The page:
Oren: If you’re not paying super close attention, it really feels that at the end, like, they won. They defeated the dark lord, whatever his name is-
Ari: That guy.
Oren: That guy. I think he’s just called the Dark One, actually, I don’t think he has a name. Does he? Maybe. Something like-
Ari: Someone will tell us, I’m sure.
Oren: I’ll put it in the show notes if he has a name. But like, it really seems like Rand defeated him, right? And Rand had his complete story arc of like, going from farm boy to badass magic warrior. And then it keeps going, and they were like, ‘no, that guy was not the Dark One. That guy was one of his friends. It was like his lieutenant or something.’
Ari: Yeah, there were like, nine of them, or something like that? It was a very large number, that I was not really prepared for, cause I had the exact same experience, where I’m like, ‘okay, this was a good- this was a good book, I had fun with this.’ And then it’s like, ‘well, we got eight more of these people to kill,’ and it’s like, ‘oh. Well, I guess we’re in for the long haul.’
Oren: Cause we have a bunch of disciples, if I recall correctly, and I think it was like, thirteen of them. I don’t remember if it was like, ‘we have to kill each of them in order,’ or if that was just the excuse for who it was that Rand fought in the first book.
Ari: I think it was just, ‘you had- those bad people were still out there, so we still gotta get rid of them.’ I think it was just their setup for being like, ‘okay, we killed one bad guy, but there’s a bunch of others of equal or stronger power level for you to fight, so come back and read the rest of our books.’ [Oren laughs]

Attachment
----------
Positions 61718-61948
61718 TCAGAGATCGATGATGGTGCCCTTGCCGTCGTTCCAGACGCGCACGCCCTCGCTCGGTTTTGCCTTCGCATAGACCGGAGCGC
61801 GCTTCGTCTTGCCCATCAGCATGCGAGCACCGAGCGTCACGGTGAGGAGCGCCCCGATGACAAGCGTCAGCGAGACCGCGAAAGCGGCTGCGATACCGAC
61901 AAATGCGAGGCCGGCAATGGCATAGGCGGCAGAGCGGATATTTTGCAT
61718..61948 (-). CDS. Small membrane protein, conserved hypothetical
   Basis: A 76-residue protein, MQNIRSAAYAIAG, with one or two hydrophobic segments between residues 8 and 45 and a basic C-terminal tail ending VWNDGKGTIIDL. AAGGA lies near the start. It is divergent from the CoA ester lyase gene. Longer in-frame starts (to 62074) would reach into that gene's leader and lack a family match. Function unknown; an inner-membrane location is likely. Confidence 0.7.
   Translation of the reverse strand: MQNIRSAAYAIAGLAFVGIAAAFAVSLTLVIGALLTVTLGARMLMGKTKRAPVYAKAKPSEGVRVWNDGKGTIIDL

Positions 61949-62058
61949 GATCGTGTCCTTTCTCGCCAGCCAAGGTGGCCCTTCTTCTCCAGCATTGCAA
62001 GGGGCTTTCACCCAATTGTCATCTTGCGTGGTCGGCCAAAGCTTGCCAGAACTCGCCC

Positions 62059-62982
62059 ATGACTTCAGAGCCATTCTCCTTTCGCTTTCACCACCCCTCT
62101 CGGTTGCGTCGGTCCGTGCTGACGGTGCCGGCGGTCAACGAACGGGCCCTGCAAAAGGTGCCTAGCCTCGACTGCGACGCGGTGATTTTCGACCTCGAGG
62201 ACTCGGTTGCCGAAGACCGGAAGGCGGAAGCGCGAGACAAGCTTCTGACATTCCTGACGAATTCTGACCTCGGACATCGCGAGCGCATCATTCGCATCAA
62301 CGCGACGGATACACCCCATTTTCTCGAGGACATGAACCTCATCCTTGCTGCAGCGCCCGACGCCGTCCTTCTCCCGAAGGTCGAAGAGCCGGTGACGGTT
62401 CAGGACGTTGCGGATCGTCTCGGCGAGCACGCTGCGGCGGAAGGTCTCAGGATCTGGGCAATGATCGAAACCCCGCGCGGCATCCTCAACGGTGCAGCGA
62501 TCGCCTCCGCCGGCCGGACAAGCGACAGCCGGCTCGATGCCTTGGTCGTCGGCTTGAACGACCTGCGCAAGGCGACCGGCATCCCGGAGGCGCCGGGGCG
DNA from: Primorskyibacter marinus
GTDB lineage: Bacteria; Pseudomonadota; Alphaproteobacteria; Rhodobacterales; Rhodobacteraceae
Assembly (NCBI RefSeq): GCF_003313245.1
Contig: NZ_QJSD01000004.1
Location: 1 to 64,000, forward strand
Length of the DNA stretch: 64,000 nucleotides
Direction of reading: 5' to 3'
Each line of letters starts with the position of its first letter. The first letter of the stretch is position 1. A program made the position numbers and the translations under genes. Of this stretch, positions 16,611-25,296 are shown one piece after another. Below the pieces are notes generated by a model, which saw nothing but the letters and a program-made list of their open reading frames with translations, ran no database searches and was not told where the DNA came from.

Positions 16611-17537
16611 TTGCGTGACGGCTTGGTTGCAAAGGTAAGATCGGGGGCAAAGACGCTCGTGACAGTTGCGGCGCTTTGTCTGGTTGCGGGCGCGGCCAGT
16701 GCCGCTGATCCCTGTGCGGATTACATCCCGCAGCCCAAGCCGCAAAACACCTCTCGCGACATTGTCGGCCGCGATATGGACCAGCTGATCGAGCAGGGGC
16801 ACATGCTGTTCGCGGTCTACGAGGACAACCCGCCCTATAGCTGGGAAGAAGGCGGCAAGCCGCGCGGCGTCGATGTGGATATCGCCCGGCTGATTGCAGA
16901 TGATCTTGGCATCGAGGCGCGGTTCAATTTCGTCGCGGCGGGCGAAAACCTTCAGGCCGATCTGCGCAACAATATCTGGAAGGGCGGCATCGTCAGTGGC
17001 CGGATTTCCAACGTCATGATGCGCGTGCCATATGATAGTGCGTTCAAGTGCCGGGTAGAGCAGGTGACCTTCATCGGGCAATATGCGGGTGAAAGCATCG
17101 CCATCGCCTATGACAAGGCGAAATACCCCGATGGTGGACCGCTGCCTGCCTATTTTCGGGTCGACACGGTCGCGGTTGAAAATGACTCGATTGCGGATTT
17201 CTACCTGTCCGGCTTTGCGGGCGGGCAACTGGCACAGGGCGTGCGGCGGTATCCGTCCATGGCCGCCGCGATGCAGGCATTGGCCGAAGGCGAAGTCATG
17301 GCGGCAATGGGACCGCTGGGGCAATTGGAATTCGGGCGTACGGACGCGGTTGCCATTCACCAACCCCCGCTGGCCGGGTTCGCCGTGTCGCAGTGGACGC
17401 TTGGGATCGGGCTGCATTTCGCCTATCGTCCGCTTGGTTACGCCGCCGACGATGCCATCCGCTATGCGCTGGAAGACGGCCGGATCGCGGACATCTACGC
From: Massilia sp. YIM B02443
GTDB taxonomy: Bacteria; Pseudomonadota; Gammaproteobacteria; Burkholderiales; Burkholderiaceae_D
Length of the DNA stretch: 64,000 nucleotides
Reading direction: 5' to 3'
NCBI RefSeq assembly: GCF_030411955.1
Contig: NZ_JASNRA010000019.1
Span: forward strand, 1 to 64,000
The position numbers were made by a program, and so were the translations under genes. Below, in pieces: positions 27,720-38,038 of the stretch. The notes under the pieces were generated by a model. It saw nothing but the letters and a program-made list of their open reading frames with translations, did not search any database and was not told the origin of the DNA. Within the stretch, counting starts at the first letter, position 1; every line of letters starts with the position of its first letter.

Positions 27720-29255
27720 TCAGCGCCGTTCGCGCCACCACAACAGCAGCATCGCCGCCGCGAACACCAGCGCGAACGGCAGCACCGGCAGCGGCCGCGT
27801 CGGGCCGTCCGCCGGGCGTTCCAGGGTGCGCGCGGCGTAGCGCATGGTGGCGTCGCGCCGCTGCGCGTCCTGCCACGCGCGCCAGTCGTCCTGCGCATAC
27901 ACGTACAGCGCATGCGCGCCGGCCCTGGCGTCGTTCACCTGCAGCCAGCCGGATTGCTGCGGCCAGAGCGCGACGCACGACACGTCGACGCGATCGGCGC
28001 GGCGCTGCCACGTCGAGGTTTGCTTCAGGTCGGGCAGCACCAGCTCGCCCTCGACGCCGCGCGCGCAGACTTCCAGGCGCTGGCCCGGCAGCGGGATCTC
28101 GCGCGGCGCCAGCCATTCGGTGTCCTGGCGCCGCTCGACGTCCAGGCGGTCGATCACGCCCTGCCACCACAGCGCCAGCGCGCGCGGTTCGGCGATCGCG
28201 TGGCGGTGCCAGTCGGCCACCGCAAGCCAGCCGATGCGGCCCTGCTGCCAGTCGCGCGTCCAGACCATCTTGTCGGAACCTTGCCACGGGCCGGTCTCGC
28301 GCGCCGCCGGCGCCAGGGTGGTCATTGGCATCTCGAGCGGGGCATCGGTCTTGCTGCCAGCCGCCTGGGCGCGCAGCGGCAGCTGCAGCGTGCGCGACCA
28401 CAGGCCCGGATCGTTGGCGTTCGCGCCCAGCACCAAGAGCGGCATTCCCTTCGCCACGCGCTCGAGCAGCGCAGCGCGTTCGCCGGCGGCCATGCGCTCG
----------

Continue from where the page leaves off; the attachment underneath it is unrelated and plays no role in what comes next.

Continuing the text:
Oren: Well, I do think that, as much as I like to- I like to deride Wheel of Time, as you can probably tell. I do think it has some strengths going for it; I do think that, even though its world is not terribly innovative, there is something compelling about it. Like, people- there’s no question that Wheel of Time fans are very interested in the world.
And like, the world is kind of your run-of-the-mill fantasy world; it is clearly very detailed, if not well thought out, certainly there is a lot of thought put into it, and it’s extremely complex. And that certainly appeals to a certain number of readers.
Ari: I certainly agree with that; I think there’s a lot of ideas that people are very intrigued by, like the inherent corruption of magic. It is a very- I like that. That’s something that I find interesting. I think that’s a big part of it that makes people gravitate to Rand as a character. Like, every time he uses his cool magic, it’s slowly turning him to the dark side. And I think that’s pretty cool.
And then, there’s the general- I keep wanting to call him like, Merry or Pippin or whatever. That’s just who he reminds me of. And he’s like, the everyman in the story, where he just hates magic and he’s stuck in this world full of magic that is weird and different. And I think there’s a lot of- there’s a lot of cool ideas there that I can definitely see gravitating- drawing readers in.
And like, a lot of different types of readers; ones that may resonate with stuff they’re going through in their life. So-
Oren: Well, the Mat character, that’s the guy you’re thinking of; the guy who has no magic, but he’s just sort of- he’s at least in theory sort of the normal guy who has to do stuff, right?
Now, of course, he’s anything but normal; he actually has a superpower, that he’s extremely lucky, which I guess doesn’t count as magic. [Wes laughs]
Ari: Luck is very different from magic in, actually a fair number of settings, it’s kinda weird. Luck is like, its own cosmic force.
Oren: And like, I definitely agree that the whole corruption of magic with Rand is very compelling. It’s unfortunate- I mean, part of the problem with the series is the way that its magic is so unnecessarily gendered, so it’s like, only the man magic that’s corrupted, so I think you should probably leave that behind.
But the idea of magic as being both very powerful, but having this really terrible cost that it exacts, that’s not a bad one, and it- that does like, create a natural back-and forth that the main character has to deal with, even after the first book, when he’s gone through his initial arc.